Farmingdale is proud to present our collection of book recommendations for students by students. This is a rotating selection of some of today's top books at Farmingdale presented by the students who love them.
Unstoppable by Tim Green
Reviewed by Bryan Birkl, 8th Grade
Unstoppable, by Tim Green is a great sports book that was very interesting to read for the first time. I gave this book a four out of five stars because I love sports and reading about them is fun but I would not recommend this book if you do not like sports. The book Unstoppable is a book about a boy who lives in a cruel foster home and wants to play football and knows that his dream of one day playing in the NFL is a long shot for him. Then Harrison's luck changes and he is brought into a new foster family with kind and loving parents, and his new dad is a football coach. Tim Green wrote this book as a former NFL defensive end and wrote this to show how you need determination and put in a lot of work to make to the NFL. The thing I like about this book is that he ties in lessons that he has learned about playing in the pros all throughout the book.
The Time Machine by H.G. Wells
Reviewed by Michael Connolly, 8th Grade
The Time Machine, by H.G. Wells is about a man who travels to the year 802,701 AD where he finds himself surrounded by small humanoid creatures called Eloi which are small fragile and peaceful. They give the man fruit and make him feel safe. The twist is the man cannot find the time machine which brought him to the world of the Eloi. I really enjoyed this book. If I were to rate it out of five stars I would honestly give it a solid five. The book makes you draw a picture in your mind and tries to make you feel the way the character in the story feels. It is pretty captivating trying to think of what these little humanoid creatures look like and what the world they live in is like. I find other non existing worlds fascinating despite that they may not be real, this book makes the reader actually feel like they are in the story. The only complaint I have is that the book is not longer! It is the type of book where you build up a relationship with the characters and you want to be able to continue the journey along with the characters. The book is great for kids or young teens trying to take a break from stress and schoolwork and all the other things, and break away from reality a little bit and experience something incredible. I have never enjoyed a book so much and I hope there is a sequel to the story because I want to learn more about the world of Eloi.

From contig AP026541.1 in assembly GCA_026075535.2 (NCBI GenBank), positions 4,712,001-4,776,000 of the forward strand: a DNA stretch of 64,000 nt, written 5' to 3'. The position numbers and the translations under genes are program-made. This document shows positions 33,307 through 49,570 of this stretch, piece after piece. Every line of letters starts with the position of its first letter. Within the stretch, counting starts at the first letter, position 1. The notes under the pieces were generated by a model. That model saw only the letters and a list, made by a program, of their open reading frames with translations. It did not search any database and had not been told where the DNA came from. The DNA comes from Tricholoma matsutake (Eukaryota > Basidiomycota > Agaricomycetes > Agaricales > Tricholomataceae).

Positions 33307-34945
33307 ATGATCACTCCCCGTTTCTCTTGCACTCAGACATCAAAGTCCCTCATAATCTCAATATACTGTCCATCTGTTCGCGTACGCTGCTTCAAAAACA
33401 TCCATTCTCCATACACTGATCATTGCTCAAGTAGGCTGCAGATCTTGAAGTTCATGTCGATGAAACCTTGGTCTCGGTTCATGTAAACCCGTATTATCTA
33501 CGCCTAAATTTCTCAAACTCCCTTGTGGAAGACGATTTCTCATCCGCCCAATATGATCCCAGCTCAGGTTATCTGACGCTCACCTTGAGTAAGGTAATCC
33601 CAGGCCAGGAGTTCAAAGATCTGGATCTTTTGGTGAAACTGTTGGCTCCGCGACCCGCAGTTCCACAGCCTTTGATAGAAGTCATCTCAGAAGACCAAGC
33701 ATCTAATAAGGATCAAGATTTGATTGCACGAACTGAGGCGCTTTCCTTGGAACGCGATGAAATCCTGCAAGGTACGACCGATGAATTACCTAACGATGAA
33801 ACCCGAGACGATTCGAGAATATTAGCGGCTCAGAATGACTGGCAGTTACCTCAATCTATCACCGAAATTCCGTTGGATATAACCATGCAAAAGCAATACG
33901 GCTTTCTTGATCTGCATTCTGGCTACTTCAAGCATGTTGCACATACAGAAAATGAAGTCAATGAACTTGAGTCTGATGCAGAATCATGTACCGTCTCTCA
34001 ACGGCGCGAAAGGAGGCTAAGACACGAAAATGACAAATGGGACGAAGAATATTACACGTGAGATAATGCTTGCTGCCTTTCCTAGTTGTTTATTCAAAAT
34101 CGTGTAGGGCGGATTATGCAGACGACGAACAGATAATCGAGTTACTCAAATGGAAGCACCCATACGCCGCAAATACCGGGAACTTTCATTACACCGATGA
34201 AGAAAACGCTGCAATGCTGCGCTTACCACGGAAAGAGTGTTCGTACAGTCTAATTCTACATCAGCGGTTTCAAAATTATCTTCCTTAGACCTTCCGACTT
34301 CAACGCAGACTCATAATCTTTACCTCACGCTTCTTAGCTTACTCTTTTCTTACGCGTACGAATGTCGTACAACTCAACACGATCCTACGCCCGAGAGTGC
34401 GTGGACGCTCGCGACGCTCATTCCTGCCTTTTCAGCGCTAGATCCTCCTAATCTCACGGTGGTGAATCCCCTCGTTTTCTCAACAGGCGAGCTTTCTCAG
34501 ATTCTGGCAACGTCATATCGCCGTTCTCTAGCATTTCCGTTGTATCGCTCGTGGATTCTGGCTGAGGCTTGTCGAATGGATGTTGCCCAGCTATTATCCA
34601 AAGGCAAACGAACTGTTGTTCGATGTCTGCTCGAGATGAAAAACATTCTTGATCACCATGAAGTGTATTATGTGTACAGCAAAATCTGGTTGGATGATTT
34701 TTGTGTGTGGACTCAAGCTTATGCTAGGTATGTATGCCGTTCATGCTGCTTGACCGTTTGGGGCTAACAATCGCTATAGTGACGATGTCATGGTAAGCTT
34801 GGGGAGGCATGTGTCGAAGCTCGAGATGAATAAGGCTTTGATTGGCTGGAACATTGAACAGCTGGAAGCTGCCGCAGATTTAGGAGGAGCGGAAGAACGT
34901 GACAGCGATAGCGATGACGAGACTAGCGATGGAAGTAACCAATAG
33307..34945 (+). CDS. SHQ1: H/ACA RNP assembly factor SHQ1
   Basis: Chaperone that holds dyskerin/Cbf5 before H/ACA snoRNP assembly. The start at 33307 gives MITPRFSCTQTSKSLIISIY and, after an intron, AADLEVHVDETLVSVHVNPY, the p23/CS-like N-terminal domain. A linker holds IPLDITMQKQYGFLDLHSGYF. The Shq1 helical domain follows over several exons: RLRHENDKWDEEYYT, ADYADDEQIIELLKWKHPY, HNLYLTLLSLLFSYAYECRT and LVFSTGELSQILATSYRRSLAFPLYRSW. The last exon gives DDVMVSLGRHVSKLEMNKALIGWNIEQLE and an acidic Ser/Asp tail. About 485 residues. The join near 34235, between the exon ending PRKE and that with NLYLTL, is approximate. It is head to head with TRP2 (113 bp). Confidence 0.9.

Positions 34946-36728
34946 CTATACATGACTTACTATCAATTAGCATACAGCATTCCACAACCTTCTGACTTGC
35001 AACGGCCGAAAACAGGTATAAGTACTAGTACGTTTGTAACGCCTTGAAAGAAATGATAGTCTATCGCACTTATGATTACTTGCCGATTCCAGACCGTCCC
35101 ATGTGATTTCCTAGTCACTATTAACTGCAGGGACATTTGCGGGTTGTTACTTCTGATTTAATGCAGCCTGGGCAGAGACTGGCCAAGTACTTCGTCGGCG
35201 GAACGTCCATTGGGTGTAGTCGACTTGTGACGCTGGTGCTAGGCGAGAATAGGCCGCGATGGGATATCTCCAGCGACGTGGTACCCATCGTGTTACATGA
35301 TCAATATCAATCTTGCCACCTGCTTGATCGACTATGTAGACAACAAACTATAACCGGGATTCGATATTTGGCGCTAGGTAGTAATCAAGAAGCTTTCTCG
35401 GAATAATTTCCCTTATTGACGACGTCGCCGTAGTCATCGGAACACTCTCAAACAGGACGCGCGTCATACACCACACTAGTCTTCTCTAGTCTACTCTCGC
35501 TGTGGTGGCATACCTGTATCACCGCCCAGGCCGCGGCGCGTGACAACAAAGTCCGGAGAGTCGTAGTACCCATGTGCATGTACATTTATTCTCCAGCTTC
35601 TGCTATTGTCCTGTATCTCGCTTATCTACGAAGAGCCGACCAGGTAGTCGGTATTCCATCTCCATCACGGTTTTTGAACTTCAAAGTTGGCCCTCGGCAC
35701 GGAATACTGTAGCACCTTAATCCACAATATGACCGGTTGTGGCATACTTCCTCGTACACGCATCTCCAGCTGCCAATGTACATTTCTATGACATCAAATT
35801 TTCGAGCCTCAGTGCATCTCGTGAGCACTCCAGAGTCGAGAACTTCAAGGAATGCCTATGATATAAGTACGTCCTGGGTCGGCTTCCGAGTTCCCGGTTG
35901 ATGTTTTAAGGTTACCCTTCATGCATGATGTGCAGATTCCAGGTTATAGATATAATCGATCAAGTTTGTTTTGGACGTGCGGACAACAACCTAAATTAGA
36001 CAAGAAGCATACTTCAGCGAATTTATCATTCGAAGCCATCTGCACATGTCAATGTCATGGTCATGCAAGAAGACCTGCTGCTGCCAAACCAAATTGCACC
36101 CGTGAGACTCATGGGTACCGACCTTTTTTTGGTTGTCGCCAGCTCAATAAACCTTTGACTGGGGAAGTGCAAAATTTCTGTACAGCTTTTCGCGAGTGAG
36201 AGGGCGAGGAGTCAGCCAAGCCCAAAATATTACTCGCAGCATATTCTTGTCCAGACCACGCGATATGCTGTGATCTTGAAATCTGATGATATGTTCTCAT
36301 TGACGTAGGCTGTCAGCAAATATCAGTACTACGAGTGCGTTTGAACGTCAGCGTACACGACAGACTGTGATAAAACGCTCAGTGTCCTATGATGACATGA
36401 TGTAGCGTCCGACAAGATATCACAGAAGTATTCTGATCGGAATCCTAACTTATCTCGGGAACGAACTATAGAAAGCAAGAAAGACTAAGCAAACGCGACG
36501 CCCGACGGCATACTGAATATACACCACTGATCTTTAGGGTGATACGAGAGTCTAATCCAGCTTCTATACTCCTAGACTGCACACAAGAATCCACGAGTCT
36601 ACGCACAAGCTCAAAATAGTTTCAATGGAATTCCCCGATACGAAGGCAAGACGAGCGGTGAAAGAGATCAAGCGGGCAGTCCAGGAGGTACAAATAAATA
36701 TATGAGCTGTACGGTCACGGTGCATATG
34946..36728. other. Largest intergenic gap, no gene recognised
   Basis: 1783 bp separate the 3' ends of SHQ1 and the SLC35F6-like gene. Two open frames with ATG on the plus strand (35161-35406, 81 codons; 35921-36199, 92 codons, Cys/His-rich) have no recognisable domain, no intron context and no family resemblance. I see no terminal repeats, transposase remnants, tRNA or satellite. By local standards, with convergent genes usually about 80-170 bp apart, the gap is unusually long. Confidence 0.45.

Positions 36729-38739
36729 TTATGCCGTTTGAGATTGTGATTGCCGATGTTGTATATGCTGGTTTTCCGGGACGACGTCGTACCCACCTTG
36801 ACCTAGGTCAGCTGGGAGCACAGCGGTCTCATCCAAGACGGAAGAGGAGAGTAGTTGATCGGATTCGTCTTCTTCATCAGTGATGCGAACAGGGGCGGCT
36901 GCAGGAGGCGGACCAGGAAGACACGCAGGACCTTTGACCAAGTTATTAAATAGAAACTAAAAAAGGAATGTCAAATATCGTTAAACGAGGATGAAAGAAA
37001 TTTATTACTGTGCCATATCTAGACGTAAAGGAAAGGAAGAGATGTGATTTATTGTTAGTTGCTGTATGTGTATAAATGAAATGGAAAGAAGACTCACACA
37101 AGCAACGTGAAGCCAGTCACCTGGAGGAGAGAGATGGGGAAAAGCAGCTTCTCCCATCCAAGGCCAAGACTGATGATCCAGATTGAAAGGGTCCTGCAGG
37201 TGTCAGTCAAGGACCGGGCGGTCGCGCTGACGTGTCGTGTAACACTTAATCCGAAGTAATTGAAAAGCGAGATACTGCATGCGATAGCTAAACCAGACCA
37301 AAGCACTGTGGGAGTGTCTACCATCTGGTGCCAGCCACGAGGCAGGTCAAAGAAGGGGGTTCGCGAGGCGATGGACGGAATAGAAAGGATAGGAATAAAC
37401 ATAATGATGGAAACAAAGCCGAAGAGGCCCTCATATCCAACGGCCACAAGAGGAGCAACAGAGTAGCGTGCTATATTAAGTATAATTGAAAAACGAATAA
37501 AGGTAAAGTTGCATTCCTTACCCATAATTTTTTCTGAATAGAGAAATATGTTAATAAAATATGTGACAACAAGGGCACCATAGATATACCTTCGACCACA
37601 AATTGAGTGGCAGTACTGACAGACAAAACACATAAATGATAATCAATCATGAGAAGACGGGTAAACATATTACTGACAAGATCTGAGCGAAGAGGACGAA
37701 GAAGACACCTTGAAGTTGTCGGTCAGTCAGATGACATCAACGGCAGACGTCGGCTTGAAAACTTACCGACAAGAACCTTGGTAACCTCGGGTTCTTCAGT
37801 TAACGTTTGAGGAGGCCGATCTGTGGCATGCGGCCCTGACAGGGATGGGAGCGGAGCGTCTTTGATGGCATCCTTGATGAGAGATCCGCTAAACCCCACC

Life as We Knew It by Susan Beth Pfeffer
Reviewed by Dacia Crawford, 8th Grade
Life As We Knew It is told from the perspective of a 16 year old girl named Miranda. In the beginning of the book the main focus was that an asteroid was going to be hitting the moon and it should be a beautiful sight for everyone to see. The night the asteroid was due to hit the moon everyone was very excited people had put out chairs on their yards to witness what was about to happen. As the asteroid is coming it seems to be more dense than expected and ends up hitting the moon completely out of orbit. Because of the moon's misplacement everything on earth begins to turn into a disaster starting with tsunamis and floods and even summer days becoming very cold. For most families every day becomes an opportunity for survival.
I would rate this book a five star and recommend it to someone because it's very interesting and does a good job at keeping the reader's interest.
Ice Drift by Theodore Taylor